Former Northwestern coach Ricky Birdsong’s untimely death hurt so much.
June 24, 2007, dawned overcast and chilly, nice weather to cover 3.1 miles on foot. “Runners’ weather,” Sherialyn Byrdsong, Ricky’s widow, says. Make that 2,200 runners’ weather. A record turnout made suburban Chicago’s eighth annual Race Against Hate the most successful yet. Ricky Byrdsong may not be with us, but his vision lives on.
Even if Smith’s odious act hadn’t been committed, there’s a good chance the Race Against Hate would have been born. At least its spirit would have been felt in the Byrdsong family’s work. Once Ricky left coaching, he became a one-man community relations dynamo, trying to imbue the Chicagoland area with his vision. Had he lived, that message would no doubt have stretched much further. It had no choice. With an engine like Ricky powering it, the word would have been heard. Count on that.
“Once he was fired, Ricky’s thing was to see how he could impact young men’s lives,” Sherialyn says. “Everything happens for a reason. With God controlling his circumstances, Ricky knew he had been given an opportunity from God to do something more than he had been doing with his life.”
She’s not saying coaching isn’t a noble profession. It is. But Ricky’s giant personality shouldn’t have been confined to 15 players on a Big Ten hoops team. So, in 1998, when he got a chance to work for Aon as VP of community affairs, he pounced. It was almost too good to be true. He would speak in schools, develop programs to help people work their way out of trouble. He could run basketball camps to impact hundreds. And he would write his book, Coaching Kids in the Game of Life. Could there be a sweeter deal for someone like him? “Being fired from Northwestern was a blessing in disguise,” Sherialyn says.
Byrdsong was on fire from the moment he began at Aon. His reach extended to large groups. Small families. Single individuals. James Saunders was a man who maneuvered his wheelchair into position on the corner of Wacker Drive and Monroe Street in Chicago every day and asked for money. He had lost his legs to infection after being stabbed in the back. Every day, Byrdsong passed Saunders on the way to work. One day, after giving Saunders five dollars, Byrdsong started a dialogue that eventually led to Saunders’ asking for a job. So, Byrdsong arranged for Saunders to get a job in Aon’s mailroom. Imagine that, going from panhandler to paid employee. That was amazing. That was Byrdsong.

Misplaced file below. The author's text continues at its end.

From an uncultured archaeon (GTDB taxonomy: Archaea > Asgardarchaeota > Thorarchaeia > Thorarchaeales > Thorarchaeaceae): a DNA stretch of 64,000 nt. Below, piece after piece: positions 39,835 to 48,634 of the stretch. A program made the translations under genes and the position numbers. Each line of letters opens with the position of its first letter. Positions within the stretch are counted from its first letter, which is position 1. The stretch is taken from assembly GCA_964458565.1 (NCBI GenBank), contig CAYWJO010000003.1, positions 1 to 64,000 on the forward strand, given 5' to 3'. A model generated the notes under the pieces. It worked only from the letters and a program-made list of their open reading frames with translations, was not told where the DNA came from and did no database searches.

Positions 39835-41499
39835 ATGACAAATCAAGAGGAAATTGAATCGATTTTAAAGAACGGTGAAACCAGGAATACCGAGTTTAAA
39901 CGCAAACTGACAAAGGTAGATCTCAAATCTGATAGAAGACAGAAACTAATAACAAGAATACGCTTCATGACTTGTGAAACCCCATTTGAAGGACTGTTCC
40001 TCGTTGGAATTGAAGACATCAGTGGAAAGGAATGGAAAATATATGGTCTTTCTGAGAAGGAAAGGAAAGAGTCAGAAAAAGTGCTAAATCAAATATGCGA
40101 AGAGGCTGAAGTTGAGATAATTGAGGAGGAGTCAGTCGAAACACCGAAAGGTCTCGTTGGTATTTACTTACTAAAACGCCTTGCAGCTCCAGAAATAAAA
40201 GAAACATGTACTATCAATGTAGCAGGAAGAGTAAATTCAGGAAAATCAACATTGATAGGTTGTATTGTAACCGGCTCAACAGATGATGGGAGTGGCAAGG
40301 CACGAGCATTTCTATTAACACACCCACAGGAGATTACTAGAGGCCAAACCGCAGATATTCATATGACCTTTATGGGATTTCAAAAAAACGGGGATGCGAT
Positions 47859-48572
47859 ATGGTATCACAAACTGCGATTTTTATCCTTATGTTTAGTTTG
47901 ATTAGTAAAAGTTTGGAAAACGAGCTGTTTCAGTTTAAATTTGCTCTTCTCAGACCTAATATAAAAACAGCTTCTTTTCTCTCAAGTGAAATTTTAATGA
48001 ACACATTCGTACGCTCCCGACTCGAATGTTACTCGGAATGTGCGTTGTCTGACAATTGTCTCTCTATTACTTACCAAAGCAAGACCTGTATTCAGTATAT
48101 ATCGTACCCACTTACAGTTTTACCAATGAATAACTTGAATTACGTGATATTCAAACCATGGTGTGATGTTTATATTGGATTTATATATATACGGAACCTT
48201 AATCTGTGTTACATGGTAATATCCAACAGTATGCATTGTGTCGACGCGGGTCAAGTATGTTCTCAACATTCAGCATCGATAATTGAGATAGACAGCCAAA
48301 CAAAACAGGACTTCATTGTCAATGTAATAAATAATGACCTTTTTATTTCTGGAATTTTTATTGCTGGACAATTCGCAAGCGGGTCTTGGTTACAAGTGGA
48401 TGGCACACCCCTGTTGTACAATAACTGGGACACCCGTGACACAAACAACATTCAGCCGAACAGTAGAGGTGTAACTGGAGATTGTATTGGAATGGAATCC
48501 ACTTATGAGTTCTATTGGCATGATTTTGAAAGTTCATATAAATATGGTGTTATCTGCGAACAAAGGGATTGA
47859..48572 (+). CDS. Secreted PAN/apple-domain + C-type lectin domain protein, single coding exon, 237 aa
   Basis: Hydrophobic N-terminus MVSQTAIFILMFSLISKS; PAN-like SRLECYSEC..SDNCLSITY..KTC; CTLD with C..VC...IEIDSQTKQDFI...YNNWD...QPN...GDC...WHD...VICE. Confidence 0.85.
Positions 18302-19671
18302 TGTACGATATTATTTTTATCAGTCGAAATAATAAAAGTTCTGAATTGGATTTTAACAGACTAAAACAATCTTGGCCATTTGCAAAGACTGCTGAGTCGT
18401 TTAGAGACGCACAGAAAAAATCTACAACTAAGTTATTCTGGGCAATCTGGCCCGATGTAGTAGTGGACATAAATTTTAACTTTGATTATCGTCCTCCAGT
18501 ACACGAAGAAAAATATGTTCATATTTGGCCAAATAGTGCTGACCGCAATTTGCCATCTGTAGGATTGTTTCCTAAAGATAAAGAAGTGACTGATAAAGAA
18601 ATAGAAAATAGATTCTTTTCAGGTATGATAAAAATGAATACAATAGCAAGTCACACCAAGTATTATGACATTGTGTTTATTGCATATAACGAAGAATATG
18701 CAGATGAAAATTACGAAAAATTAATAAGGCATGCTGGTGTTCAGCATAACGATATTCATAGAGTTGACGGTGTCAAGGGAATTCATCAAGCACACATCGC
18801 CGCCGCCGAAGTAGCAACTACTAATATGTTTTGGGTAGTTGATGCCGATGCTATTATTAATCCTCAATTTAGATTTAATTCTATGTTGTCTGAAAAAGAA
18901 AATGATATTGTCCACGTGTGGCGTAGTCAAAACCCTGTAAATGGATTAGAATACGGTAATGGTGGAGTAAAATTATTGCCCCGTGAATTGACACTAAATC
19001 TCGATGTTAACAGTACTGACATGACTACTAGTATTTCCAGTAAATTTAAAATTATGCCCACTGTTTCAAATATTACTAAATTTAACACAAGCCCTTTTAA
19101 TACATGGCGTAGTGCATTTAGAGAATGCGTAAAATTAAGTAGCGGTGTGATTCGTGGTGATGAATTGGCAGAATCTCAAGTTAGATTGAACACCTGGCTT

“I don’t think he would have coached again,” Sherialyn says. “[When he was shot], he had finished one book and had ideas for two more. He wanted to be a community servant and an advocate for young kids. He wanted to be a role model for African-American kids.”
Done, done and done. Byrdsong’s life may have ended prematurely, but his legacy is clearly a beacon for hope in Chicago. This year’s Race Against Hate raised $70,000 for the YWCA, thanks to the record turnout and contributions of more than 40 sponsors. The money goes to the Y’s anti-bias curriculum, which teaches elementary school students how to work through stereotypes and prejudices that have become part of our society.
Sherialyn sounded the horn this year to begin the race. She and her family took part. The three Byrdsong children are a tribute to her strength and faith, as well as the rock-solid DNA and lifelong example of hope provided by their father. Two—Sabrina and
Kelley—are in college, while the third, Ricky, Jr., is heading into his third year of high school. They are forever impacted by the horrific crime, but they won’t let that define them. Every day, they move ahead, just as Ricky would have wanted them to do.
As for Sherialyn, she is a successful entrepreneur and pillar of her church. And she is trying to forgive. “Forgiveness is a process. The first step is to do it as a mental thing,” she says. “You say it. You pray it. That’s a major step. Then, as time goes on, it becomes more of a reality in your heart. That’s what happened with me. I knew I had to forgive, and I did that. It’s in God’s hands. Over time, I have had more and more of a sense of peace. I trust in God’s sovereignty.”
And we trust that people will get the message. Ricky Byrdsong was larger than life. He’s even larger in death. We need to see that, so we can carry on his mission.